Artist and Publisher: Printmaking and the Collaborative Process
MoMA hosts two conversations between publishers and artists featured in the exhibition Print/Out and Printin’ as they discuss their creative practice and the process of collaboration. Christophe Cherix, The Abby Aldrich Rockefeller Chief Curator of Prints and Illustrated Books and organizer of Print/Out, moderates.
Thursday, February 16, 6:00 p.m., The Celeste Bartos Theater
Artist Ellen Gallagher in conversation with publishers and printers at Two Palms Press.
Tuesday, February 28, 6:00 p.m., The Celeste Bartos Theater
Artist Marina Abramovi? in conversation with Los Angeles publisher/printer Edition Jacob Samuel.
Tickets ($10, $8 members and corporate members, $5 students, seniors and staff of other museums) are available online, at the information desk in the main lobby, and at the film desk after 4:00 p.m. Any remaining tickets may be picked up one hour before the start of the program at the Education and Research Building ticketing desk.

Print Studio
January 23 to March 9, 2012
Open daily, Wednesday to Monday, 12:00-4:00 p.m.
Mezzanine Level, The Lewis B. and Dorothy Cullman Education and Research Building
Print Studio is an interactive space that explores the evolution of artistic practices relating to the medium of print. The Studio offers a series of free drop-in workshops, lectures, and events that emphasize accessible and sustainable models for the production and dissemination of ideas.
See separate press release for complete details and schedule or visit MoMA.org/PrintStudio.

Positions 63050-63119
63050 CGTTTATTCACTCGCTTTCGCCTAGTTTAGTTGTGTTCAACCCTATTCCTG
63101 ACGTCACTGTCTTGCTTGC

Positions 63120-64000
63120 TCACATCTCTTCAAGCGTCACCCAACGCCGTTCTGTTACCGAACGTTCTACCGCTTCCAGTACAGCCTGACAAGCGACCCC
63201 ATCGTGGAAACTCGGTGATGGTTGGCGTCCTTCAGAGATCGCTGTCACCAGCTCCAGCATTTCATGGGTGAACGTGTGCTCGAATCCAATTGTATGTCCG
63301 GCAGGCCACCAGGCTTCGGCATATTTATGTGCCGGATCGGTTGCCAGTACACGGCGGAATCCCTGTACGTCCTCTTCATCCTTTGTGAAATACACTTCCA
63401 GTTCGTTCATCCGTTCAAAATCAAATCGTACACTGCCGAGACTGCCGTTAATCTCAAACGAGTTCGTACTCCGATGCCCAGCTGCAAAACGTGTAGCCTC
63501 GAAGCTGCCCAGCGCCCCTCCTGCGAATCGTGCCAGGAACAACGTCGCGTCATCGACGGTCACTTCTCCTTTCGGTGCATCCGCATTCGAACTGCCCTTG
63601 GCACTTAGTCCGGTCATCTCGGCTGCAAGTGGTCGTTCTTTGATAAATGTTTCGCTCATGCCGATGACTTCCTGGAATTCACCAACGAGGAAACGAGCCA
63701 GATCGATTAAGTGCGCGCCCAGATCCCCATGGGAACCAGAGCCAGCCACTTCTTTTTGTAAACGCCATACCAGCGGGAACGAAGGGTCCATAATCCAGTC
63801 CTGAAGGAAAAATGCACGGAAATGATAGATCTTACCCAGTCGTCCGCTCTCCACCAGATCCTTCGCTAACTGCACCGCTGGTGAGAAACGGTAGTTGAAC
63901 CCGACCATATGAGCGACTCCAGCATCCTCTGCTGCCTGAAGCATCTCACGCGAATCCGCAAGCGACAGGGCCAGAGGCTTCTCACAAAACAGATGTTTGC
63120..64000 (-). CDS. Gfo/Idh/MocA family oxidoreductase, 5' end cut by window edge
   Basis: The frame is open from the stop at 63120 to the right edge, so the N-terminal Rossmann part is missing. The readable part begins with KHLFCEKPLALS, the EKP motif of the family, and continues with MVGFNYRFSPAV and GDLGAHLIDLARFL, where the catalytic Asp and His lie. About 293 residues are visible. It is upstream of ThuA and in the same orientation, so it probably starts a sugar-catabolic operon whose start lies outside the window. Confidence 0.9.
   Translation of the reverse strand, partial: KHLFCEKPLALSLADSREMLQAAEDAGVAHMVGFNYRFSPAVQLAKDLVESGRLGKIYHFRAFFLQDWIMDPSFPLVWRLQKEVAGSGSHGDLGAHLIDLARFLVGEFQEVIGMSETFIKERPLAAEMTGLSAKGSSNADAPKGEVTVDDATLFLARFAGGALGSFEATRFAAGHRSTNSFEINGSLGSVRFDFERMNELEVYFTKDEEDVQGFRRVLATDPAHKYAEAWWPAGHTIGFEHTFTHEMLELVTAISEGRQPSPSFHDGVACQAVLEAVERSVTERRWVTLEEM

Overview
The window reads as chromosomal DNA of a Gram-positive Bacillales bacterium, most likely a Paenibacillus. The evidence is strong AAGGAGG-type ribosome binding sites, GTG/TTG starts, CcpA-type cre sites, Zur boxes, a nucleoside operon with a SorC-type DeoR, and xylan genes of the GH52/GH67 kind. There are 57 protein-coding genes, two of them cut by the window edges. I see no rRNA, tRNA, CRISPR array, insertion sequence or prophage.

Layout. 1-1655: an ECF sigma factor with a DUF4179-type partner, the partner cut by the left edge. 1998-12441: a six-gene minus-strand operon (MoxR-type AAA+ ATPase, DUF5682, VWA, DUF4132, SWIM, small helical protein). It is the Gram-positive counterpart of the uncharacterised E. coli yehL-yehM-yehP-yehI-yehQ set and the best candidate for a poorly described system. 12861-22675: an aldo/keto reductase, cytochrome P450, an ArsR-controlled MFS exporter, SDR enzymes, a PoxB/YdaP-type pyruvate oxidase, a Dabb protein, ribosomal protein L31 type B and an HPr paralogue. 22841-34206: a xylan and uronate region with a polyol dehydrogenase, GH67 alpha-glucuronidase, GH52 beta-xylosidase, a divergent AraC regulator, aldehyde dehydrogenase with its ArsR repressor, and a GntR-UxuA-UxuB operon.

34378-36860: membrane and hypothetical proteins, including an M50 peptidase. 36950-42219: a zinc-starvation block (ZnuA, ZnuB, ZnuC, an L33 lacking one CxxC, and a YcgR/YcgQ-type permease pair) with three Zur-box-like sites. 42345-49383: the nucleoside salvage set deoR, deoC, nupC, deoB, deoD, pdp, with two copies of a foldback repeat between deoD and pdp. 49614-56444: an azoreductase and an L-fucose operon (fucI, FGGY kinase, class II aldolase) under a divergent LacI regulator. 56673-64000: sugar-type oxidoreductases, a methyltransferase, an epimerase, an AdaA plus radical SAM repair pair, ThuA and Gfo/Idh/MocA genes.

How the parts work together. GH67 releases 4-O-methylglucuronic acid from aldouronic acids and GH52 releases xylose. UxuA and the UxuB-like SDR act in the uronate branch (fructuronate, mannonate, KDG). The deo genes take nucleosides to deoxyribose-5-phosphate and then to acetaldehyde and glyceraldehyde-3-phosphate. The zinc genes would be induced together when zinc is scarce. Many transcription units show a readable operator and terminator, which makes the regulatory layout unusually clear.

Print Studio is made possible by a partnership with Volkswagen of America.

The audio guide accompanying Print/Out features exhibition organizer Christophe Cherix joined
by artists Rirkrit Tiravanija, Alexandra Mir, and Lucy McKenzie, among other artists, publishers, and printers, along with a new, specially-produced soundscape by participating artist Trisha Donnelly. The audio guide accompanying Printin’ is led by artist Ellen Gallagher and Associate Curator Sarah Suzuki. Artists David Shrigley, Simon Fujiwara, and Martha Rosler also discuss the exhibition, while poet Terence Hayes and artist-performer Theaster Gates read the poetry of Aimé Césaire and Bob Kaufman. MoMA Audio is also available for download at MoMA.org, at MoMA.org/audio, and as a podcast on iTunes. MoMA Audio is available free of charge courtesy of Bloomberg.

A fully illustrated publication accompanies the exhibition and includes essays and interviews by Mr. Cherix, Ms. Suzuki, and Ms. Conaty. Print/Out: 20 Years in Print features focused sections on 10 artists and publishers—Ai Weiwei, Ellen Gallagher, Martin Kippenberger, Lucy McKenzie, Aleksandra Mir, museum in progress, Edition Jacob Samuel, SUPERFLEX, Robert Rauschenberg, and Rirkrit Tiravanija—as well as rich illustrations of printed projects from the last two decades by major artists such as Trisha Donnelly, Felix Gonzalez-Torres, Thomas Schütte, and Kelley Walker. 236 pages, 585 illustrations. Paperback, $50. Available at the MoMA Stores and online at MoMAStore.org. Distributed to the trade through ARTBOOK | D.A.P. in the United States and Canada, and through Thames & Hudson outside North America.

Public Information:
The Museum of Modern Art, 11 West 53 Street, New York, NY 10019, (212) 708-9400, MoMA.org
Hours: Wednesday through Monday, 10:30 a.m.-5:30 p.m. Friday, 10:30 a.m.-8:00 p.m. Closed
Museum Admission: $25 adults; $18 seniors, 65 years and over with I.D.; $14 full-time students with current I.D. Free, members and children 16 and under. (Includes admittance to Museum galleries and film programs). MoMA.org: $22.50 adults; $16 seniors, 65 years and over with I.D.; $12 full-time students with current I.D. No service charge for tickets ordered on MoMA.org. Tickets purchased online may be printed out and presented at the Museum without waiting in line. (Includes admittance to Museum galleries and film programs).
Film Admission: $12 adults; $10 seniors, 65 years and over with I.D.; $8 full-time students with current I.D. (for admittance to film programs only)
MoMA/MoMA PS1 Blog, MoMA on Facebook, MoMA on Twitter, MoMA on YouTube, MoMA on Flickr